Systematic safety inspections

04 Apr 2016 Infrastructure
The EU, too, has implemented a range of measures aimed at optimizing the infrastructure in order to enhance road safety. For example, plans have been drawn up to improve the movement of people and freight between the member states by linking the national road networks more efficiently. According to the EU Commission, by 2020 these trans-European networks (TEN) will encompass a total of 90,000 kilometers of highways and high quality expressways. In addition, the EU is planning to participate in safety management of the roads integrated in the trans-European road network by conducting safety checks in the development phase and regular safety inspections of the road network. So far, the EU has already funded a number of monitoring and inspection projects including “Road Infrastructure Safety Protection”, in which engineers investigated various ways of conducting road safety checks. This resulted in recommendations for a range of triedand- tested road safety check procedures. In addition, as part of the “Euro-Audit” project, the EU commissioned the development of a training plan for EU road safety inspectors.
Special attention must also be paid to tunnels because accidents in tunnels can often have very serious consequences. Many tunnels are old and not designed for high volumes of traffic. According to EU law, minimum safety requirements are in place for tunnels, including measures designed to prevent accidents from resulting in fatalities. By 2019, more than 1,300 kilometers of high-traffic road tunnels are to be upgraded so that they fulfill the most stringent safety standards. The EU-supported “Safe-T” project has proposed tried-andtested procedures designed to prevent accidents in tunnels, such as improving technical installations (ventilation systems, shelters, safety tunnels); amending traffic regulations (e.g. traffic restrictions, alternating closure/opening of just one lane); harmonizing safety information; upgrading communication and other equipment to ensure speedy evacuation in the event of a fire; training service personnel in responding to serious accidents (e.g. organizing emergency medical services, telling people what to do in the event of a fire).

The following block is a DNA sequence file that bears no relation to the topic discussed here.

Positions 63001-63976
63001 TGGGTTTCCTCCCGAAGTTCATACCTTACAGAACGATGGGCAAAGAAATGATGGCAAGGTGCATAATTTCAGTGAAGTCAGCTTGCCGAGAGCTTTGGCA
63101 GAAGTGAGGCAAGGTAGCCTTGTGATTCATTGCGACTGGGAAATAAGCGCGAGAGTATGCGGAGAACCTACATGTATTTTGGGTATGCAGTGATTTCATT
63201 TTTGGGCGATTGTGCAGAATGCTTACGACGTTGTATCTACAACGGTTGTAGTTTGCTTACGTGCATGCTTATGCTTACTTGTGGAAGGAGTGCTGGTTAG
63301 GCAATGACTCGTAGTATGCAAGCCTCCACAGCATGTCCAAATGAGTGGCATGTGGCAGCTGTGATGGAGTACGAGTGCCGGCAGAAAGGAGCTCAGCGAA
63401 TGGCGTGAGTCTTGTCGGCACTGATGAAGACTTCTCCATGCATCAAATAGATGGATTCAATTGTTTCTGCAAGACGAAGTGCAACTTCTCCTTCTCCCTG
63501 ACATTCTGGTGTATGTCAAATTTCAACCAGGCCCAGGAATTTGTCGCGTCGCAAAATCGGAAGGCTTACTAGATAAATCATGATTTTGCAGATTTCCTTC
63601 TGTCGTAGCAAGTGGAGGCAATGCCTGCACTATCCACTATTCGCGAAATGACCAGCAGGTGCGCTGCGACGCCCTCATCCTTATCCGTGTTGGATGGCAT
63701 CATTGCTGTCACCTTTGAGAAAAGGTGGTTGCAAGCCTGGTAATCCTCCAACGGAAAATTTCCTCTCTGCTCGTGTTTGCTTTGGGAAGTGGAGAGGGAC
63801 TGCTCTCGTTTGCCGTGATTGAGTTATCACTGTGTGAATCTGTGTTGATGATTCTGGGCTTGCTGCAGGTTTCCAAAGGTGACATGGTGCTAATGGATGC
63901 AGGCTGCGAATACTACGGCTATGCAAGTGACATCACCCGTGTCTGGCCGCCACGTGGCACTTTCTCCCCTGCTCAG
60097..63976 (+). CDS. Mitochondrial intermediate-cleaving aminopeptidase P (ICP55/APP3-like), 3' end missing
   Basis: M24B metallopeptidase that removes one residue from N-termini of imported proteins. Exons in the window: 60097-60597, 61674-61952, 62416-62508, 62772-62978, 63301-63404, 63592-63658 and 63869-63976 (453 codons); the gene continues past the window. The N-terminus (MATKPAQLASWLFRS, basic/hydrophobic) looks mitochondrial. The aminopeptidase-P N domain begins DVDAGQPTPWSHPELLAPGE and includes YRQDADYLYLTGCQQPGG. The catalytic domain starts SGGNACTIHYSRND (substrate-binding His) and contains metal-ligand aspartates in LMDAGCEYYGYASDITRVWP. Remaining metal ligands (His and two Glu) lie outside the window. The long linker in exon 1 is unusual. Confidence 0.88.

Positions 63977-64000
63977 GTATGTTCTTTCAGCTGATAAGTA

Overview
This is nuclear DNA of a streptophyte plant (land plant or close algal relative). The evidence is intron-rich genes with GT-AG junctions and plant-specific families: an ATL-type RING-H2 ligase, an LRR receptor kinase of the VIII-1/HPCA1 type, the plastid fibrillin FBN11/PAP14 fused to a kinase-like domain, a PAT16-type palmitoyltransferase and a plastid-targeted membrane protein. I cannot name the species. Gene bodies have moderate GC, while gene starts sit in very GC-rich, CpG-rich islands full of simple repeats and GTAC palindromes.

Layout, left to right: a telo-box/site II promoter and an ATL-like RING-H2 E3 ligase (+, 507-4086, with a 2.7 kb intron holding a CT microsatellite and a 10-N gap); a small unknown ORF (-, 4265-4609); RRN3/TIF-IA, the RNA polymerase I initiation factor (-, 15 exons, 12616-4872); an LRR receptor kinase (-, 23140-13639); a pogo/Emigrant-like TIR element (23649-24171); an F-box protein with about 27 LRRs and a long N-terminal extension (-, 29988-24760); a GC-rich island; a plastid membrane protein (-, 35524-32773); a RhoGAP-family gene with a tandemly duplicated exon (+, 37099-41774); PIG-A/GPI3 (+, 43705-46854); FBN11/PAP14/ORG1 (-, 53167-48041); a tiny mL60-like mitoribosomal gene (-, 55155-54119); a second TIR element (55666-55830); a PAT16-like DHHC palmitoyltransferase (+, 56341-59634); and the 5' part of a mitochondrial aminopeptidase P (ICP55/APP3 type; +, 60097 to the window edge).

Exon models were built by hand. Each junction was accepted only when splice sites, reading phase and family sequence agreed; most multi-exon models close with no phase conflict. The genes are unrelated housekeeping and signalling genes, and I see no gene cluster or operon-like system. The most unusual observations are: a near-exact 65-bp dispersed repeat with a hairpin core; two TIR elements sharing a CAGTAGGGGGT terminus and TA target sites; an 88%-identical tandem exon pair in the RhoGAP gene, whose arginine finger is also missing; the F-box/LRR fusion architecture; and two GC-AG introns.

Another area of focus for the EU are road-level railroad crossings. Although just a small number of road accidents occur at railroad crossings (no more than 2% of all traffic fatalities), they account for around 30% of railroad fatalities. To prevent accidents at railroad crossings, therefore, the EU is calling for improved cooperation between rail and road operators. The main cause of such accidents – as with many other traffic situations – is often inappropriate actions on the part of road users, e.g. poor judgment of risks, inattention and the failure to observe road signs and warnings – or, in other words, human error. Good infrastructure can play a key role here in mitigating the associated increased risk of accidents.